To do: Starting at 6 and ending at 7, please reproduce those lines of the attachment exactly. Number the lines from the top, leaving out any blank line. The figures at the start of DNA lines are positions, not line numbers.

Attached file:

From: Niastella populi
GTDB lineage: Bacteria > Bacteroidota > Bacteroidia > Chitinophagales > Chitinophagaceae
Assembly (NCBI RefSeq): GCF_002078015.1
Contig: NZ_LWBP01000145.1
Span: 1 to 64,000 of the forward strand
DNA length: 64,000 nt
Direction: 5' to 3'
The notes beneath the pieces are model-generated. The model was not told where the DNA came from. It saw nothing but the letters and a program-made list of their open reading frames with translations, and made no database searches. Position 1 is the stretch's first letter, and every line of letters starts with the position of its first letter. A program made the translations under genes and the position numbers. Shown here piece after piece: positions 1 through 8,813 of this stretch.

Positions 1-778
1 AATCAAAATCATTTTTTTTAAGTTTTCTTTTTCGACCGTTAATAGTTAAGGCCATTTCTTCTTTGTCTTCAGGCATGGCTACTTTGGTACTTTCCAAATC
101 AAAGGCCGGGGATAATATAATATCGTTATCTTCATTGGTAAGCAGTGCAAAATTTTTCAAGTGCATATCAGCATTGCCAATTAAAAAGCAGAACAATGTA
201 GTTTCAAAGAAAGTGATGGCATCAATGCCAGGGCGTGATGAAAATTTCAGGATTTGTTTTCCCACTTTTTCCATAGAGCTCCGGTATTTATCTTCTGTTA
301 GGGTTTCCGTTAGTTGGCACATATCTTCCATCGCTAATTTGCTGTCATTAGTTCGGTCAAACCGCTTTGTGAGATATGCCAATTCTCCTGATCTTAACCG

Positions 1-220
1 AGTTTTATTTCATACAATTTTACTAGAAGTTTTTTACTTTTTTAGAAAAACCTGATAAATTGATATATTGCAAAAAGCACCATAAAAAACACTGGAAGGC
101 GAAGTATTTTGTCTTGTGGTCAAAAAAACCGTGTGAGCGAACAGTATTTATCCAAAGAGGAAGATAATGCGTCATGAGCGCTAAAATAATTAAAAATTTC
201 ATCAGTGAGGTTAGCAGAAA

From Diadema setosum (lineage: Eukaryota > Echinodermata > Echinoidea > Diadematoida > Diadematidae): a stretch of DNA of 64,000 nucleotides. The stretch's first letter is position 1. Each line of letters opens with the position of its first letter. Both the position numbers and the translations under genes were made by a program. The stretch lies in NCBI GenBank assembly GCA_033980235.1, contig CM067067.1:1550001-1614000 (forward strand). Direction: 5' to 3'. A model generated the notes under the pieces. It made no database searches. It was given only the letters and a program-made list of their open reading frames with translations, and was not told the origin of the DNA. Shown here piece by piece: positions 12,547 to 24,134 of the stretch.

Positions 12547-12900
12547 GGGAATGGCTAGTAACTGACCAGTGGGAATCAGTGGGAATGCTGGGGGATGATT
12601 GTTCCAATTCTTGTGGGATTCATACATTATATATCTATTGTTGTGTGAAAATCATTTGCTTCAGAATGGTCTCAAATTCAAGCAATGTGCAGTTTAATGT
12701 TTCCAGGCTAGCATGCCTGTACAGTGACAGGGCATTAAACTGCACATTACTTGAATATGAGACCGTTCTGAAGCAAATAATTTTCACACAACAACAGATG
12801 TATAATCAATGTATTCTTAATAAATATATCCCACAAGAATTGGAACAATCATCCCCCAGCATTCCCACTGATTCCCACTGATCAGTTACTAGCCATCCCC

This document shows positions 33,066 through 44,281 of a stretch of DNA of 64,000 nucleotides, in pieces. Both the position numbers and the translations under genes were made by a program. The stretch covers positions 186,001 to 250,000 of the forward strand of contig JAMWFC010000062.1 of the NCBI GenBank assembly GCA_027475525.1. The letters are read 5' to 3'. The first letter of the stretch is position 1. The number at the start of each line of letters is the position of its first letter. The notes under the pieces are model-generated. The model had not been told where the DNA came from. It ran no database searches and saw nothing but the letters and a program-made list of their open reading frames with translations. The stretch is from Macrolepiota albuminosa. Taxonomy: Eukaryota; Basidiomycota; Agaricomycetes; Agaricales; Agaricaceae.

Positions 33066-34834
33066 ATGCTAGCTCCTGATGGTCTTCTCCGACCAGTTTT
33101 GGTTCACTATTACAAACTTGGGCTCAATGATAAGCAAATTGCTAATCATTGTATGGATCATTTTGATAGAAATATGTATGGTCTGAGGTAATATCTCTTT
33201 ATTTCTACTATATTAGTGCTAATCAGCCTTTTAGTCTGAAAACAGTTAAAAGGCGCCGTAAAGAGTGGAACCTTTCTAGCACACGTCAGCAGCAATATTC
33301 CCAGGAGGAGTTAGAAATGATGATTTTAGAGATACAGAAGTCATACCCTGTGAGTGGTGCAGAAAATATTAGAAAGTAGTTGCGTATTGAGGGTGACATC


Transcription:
DNA length: 64,000 nt
Direction: 5' to 3'